Wolfgang Feist, founder of the Passivhaus Institute, teaches at AECB national conference, June 2009 and gives masterclasses at bere:architects

Wolfgang Feist came to the UK to provide a series of lectures over two days at this years AECB national conference at Oxford Brookes University. As a physicist and a university lecturer, his talks are always clearly presented and illustrated by graphs based on robust data derived from the monitoring of hundreds of completed projects around Europe and further afield. He explained the fundamental principles of Passivhaus design over a number of packed sessions. Even for those who were already familiar with these advanced techniques, there was much to benefit from hearing them direct from Wolfgang and to be able to hear the answers to questions from the audience.

After the conference, Wolfgang came to London where he spent a long day with invited guests at my home, the Muse.

First I introduced Wolfgang over lunch to Alexis Rowell a UK liberal democrat councillor for the London Borough of Camden. Then we all listened eagerly to a conversation between Bill Bordass and Wolfgang, particularly focussed on ultra low energy school design. Then there was a very detailed conversation about heat recovery ventilation initiated by Andrew Farr of the Green Building Store, in my view probably the UK’s greatest expert on the subject. Finally a series of projects were discussed with Wolfgang in immense detail. Mark Siddall also joined in with a review of his Gentoo Housing. Notable consultants-in-common were Alan Clarke (M&E services) and Andrew Farr (heat recovery ventilation). Wolfgang seemed quite pleased with the level of understanding and was supportive of all the project strategies. Nevertheless there were lots of interesting insights.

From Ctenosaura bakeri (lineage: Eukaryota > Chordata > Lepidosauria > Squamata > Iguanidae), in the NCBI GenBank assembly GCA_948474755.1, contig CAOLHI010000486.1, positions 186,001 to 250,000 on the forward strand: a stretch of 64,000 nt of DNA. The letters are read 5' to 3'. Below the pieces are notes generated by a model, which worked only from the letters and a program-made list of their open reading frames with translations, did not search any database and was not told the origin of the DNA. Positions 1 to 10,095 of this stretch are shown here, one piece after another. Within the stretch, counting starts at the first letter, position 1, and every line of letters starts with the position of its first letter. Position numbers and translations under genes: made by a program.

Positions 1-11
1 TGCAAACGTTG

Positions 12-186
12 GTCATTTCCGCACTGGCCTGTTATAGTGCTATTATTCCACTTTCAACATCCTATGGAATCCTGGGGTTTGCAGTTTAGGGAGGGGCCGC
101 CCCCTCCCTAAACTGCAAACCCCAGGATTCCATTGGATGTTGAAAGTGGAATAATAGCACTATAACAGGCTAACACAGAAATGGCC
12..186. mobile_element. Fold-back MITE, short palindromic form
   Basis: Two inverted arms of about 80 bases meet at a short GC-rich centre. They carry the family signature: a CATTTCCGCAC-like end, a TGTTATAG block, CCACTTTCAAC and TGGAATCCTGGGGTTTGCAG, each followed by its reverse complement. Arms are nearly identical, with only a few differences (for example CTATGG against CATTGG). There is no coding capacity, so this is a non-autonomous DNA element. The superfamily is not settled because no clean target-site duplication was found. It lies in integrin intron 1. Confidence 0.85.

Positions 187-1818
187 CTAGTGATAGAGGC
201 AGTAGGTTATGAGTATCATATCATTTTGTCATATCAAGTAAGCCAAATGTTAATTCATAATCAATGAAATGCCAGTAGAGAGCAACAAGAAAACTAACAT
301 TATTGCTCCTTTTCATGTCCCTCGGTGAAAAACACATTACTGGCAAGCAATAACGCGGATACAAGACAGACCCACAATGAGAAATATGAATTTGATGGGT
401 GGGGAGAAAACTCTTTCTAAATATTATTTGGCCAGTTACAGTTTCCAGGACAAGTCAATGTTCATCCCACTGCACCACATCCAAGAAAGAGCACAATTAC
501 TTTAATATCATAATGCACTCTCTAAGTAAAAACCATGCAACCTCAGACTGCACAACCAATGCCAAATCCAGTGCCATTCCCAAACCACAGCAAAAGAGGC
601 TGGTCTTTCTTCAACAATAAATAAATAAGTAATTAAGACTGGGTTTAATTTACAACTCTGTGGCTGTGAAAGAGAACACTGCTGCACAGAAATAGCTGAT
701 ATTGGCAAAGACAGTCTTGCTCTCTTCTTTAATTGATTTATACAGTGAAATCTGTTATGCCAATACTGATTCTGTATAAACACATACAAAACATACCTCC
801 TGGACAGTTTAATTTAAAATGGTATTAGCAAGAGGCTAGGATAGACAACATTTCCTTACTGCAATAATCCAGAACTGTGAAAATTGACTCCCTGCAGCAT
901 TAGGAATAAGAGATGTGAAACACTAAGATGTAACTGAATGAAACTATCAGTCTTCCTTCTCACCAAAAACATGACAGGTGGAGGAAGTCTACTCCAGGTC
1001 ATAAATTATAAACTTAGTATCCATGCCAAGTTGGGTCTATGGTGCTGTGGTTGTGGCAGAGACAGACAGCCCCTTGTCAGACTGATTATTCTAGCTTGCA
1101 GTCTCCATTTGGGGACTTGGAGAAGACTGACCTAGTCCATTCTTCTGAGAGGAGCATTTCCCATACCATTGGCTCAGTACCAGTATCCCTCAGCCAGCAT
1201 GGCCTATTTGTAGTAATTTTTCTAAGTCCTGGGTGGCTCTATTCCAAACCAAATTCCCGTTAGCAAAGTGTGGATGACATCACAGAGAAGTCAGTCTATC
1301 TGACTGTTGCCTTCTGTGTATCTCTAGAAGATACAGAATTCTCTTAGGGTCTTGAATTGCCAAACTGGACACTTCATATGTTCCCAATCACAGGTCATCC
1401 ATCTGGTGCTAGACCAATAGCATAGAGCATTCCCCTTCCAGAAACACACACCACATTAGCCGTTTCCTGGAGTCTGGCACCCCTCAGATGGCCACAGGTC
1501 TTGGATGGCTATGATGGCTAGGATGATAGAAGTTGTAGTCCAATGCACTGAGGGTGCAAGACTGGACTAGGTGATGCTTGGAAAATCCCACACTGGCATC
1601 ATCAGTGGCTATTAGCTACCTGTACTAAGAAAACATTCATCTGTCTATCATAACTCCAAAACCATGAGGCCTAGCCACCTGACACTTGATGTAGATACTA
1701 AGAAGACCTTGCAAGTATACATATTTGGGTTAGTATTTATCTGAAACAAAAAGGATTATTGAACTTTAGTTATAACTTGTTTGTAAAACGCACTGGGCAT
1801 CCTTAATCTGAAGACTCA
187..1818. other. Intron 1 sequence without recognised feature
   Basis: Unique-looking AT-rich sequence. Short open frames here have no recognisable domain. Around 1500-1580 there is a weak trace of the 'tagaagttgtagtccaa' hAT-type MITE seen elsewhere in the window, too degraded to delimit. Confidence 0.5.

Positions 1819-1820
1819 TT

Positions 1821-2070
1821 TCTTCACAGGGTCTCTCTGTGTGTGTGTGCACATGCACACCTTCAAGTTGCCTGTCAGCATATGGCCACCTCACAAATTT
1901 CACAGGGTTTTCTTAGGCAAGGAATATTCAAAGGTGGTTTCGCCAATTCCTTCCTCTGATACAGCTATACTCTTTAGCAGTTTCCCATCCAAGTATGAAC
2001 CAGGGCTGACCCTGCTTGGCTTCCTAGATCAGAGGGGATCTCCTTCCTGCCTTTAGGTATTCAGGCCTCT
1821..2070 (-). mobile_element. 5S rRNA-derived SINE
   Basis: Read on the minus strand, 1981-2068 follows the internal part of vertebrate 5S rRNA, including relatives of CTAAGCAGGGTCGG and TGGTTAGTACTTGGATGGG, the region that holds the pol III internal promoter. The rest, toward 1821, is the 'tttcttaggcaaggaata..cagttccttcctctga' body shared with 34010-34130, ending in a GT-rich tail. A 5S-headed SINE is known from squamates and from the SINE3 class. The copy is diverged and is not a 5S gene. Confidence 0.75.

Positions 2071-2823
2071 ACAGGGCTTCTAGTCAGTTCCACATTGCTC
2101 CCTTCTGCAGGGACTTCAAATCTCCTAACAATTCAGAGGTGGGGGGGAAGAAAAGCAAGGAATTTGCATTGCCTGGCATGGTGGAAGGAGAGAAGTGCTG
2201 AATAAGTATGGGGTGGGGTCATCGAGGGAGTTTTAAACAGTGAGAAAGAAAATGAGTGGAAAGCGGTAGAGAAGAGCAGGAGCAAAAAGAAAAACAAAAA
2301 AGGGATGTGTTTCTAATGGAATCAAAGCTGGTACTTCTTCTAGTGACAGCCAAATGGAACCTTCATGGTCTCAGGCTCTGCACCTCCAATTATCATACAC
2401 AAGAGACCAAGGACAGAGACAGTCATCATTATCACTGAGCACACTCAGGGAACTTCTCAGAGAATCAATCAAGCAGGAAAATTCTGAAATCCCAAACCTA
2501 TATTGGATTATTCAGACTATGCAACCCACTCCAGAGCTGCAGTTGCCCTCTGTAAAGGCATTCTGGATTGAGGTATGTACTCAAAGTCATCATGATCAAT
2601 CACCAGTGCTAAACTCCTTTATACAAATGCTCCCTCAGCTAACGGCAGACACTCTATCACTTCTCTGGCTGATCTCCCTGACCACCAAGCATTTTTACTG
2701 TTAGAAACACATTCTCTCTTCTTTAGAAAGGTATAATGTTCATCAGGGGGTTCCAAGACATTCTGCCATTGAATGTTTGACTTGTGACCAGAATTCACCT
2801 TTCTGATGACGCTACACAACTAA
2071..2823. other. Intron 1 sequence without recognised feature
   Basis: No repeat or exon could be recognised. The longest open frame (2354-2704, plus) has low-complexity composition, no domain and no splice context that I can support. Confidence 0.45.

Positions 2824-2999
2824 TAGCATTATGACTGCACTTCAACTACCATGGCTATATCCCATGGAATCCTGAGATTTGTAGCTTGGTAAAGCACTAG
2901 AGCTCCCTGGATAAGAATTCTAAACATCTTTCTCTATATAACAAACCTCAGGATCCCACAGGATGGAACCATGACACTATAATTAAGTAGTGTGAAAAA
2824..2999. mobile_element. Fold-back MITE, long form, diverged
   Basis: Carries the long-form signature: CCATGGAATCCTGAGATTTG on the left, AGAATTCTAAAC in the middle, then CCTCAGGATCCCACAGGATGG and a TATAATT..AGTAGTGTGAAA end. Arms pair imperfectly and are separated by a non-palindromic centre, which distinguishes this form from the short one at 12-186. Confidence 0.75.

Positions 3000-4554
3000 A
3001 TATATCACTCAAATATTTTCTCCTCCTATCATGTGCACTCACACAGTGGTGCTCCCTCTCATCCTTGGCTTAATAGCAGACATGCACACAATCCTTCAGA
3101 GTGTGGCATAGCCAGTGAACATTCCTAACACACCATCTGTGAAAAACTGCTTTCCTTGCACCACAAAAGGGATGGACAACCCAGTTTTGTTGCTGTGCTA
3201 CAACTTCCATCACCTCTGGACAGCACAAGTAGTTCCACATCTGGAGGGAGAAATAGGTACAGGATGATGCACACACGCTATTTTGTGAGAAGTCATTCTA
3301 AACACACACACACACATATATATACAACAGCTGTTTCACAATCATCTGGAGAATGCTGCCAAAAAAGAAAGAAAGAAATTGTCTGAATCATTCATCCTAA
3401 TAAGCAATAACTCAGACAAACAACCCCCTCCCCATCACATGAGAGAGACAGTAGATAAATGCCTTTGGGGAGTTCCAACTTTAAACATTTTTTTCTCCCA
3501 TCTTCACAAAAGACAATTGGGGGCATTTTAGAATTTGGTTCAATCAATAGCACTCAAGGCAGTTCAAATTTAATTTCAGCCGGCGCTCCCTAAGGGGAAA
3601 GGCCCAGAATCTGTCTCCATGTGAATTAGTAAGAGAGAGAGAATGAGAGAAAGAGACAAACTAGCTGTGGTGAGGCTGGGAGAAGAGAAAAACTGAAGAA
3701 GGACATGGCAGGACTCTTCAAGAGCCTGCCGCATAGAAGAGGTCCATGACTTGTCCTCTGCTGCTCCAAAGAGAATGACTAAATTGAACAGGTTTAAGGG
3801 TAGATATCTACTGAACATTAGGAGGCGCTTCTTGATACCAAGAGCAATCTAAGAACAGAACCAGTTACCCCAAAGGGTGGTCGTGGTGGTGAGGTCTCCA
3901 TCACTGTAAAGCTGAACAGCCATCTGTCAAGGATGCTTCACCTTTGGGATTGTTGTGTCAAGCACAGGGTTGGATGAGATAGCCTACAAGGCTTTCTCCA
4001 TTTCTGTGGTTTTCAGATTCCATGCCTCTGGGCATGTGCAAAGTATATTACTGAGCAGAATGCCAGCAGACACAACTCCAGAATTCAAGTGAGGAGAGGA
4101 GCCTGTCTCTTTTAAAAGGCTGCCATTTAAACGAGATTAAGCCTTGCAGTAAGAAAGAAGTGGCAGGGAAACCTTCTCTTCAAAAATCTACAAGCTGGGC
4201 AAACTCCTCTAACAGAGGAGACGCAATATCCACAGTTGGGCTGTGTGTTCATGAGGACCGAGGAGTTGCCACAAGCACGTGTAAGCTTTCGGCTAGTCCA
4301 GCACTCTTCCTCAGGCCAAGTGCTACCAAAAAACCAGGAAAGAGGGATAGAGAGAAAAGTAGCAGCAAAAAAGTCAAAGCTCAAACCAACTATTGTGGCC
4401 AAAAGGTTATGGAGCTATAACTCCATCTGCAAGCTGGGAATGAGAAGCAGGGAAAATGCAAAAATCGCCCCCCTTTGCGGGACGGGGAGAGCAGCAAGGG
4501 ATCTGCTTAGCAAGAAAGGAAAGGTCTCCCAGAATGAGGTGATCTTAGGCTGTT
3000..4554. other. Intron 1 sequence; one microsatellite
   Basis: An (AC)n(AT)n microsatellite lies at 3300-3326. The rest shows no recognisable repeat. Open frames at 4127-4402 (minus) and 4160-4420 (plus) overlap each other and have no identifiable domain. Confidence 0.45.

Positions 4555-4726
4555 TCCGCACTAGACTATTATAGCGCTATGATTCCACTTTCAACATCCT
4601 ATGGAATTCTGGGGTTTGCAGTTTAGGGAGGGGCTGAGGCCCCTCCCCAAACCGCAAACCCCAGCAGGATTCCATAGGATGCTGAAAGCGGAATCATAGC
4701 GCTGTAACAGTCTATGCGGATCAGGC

Wolfgang gave us the impression that he enjoyed the session as much as we all did. I kept asking Wolfgang if he wanted a break, even to visit the loo. He has the intellectual and physical stamina of an ox and, incredibly, in spite of a large lunch, water, wine, coffee, afternoon tea with cakes and biscuits, in nine hours he never paused five minutes to rest or even visit the loo!

I can without any hesitation say that the three days and particularly the final nine hours on the main roof garden of the muse in the warm summer sun and balmy evening were the most intellectually stimulating hours imaginable and all of us present remain immensely grateful to Wolfgang for being so generous to us with his time.